Walking around out in the country, I told Hans that I dont’t just want to make one film out here; I want to make ten. We’ll start with one for now. I think we have our location.
So far it’s been the busiest summer of my life, and it’s not slowing down any time soon. And that couldn’t be more fine with me.
Over the last month or so I’ve had the pleasure of working with both Layne L’Heureux and Doug Hoyer on new music videos. Both artists came to me with concepts they had developed already and from there we worked together on realizing their ideas. I much prefer to work this way with musicians when it comes to putting images to their songs. I’ve never been good at suggesting video concepts to musicians; it always feels like an imposition to me to tell an artist what their own song means. I realize every video is just one interpretation, and that ultimately the listener still gets to decide what the song makes them feel or think about. But there’s no denying the power of the image, and a song can get so closely linked to its video that it always feels like a substantial responsibility. In any case: both videos have been shot and the clips are sitting on drives waiting for me to finally get a chance to edit them, which will be soon. Hopefully the end result for both will be as close to what Layne and Doug each initially envisioned as possible.
As a side note: I had the distinct pleasure of working with the Good Women Dance Collective for Doug Hoyer’s new video, and I just want to mention how inspiring it was to collaborate with them. I’ve been a fan of theirs since I played a set after a dance of Ainsley’s at a Nextfest Nightclub last year, but getting to meet them all in person and see how passionate they are about doing what they love for a living was something else. I think being a professional artist often requires a delicate balance of taking yourself very seriously, but never seriously enough to result in an over-inflated ego. I don’t think anyone I’ve met negotiates this balance better than the Good Women. I can’t wait to see more shows of theirs, and I hope we get another opportunity to collaborate in the future.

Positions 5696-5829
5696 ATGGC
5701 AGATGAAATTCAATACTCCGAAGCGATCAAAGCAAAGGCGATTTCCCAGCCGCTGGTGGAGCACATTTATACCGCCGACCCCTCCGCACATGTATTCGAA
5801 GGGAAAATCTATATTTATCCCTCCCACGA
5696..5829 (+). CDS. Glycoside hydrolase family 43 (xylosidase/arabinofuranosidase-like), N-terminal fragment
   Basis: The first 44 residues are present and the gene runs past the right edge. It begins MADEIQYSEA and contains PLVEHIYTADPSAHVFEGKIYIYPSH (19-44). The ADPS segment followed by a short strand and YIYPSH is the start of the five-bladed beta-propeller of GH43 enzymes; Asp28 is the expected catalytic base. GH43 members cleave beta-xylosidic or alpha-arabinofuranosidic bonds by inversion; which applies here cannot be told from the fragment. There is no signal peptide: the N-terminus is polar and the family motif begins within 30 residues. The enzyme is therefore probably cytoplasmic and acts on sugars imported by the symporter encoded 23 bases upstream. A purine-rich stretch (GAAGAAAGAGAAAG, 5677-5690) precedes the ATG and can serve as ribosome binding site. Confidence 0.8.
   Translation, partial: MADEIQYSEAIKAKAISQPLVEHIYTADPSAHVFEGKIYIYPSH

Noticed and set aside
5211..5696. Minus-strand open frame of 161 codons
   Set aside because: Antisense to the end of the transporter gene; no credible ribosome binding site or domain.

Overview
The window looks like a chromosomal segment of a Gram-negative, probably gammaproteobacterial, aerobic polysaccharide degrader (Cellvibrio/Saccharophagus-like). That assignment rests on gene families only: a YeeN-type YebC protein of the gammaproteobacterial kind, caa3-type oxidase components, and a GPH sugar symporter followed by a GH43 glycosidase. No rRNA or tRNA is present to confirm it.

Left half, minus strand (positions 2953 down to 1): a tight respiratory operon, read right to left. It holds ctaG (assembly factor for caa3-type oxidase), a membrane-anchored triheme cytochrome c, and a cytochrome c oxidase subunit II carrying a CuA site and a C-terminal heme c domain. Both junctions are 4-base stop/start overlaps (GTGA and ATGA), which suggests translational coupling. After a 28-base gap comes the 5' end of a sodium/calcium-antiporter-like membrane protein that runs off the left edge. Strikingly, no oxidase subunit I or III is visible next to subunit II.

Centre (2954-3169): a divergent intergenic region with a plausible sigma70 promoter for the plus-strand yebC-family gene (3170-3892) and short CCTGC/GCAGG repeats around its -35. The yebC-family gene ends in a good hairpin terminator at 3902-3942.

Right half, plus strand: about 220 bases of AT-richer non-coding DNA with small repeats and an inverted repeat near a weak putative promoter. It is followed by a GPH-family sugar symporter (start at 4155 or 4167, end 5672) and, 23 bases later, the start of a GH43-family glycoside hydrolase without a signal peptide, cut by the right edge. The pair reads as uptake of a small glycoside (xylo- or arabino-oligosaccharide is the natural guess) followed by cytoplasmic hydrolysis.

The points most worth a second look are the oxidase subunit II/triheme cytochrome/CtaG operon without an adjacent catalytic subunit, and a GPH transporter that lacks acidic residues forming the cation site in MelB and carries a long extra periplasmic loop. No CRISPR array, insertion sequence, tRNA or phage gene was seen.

In other news: Pre-Production continues on This Wind, I’m writing a pretty interesting (I think, anyway) film with my friend Georgia, and helping to produce another music video for yet another Edmonton musician (more on that to come). Working away…working away. Busy but happy. Busy but very happy.
As I mentioned in my last post, it’s a short film about two lost souls who get drunk and commiserate in a field in late 1940’s Alberta. Was fortunate enough to receive a grant for this film, so we’ve got a bit of a budget for once and we’re hoping to turn that into something special. Ironically, having more money can often be constricting; more money, more problems. But what it does is allow me is the opportunity to hire people better than myself to work with me, and I couldn’t be more excited about the prospects.
Returning as Director of Photography will be my good friend Aerlan Barrett. He shot my last film, Cities And Plains, with basically no lights and some of the cheapest glass known to mankind and did, I think, a fantastic job. We’re both happy to have the opportunity to shoot with a bigger camera, bigger lights, and better glass; I think this film calls for all of those things. Check out some of his photography and frames he’s curated from some of his favourite cinematographers here: http://aerlanbarrett.blogspot.ca/
And producing the film will be my good friend Katelyn Mann. Though we already knew each other tangentially from Edmonton circles, we really became friends when we attended film school together in Vancouver. After graduating, she stayed on the West Coast while I returned home to the prairies, and we’ve each slowly been building our credits in our own little ways ever since. I’ve wanted to work together on something for years, and now we finally have the opportunity. She runs a tight ship! Couldn’t be more pleased to have her on board.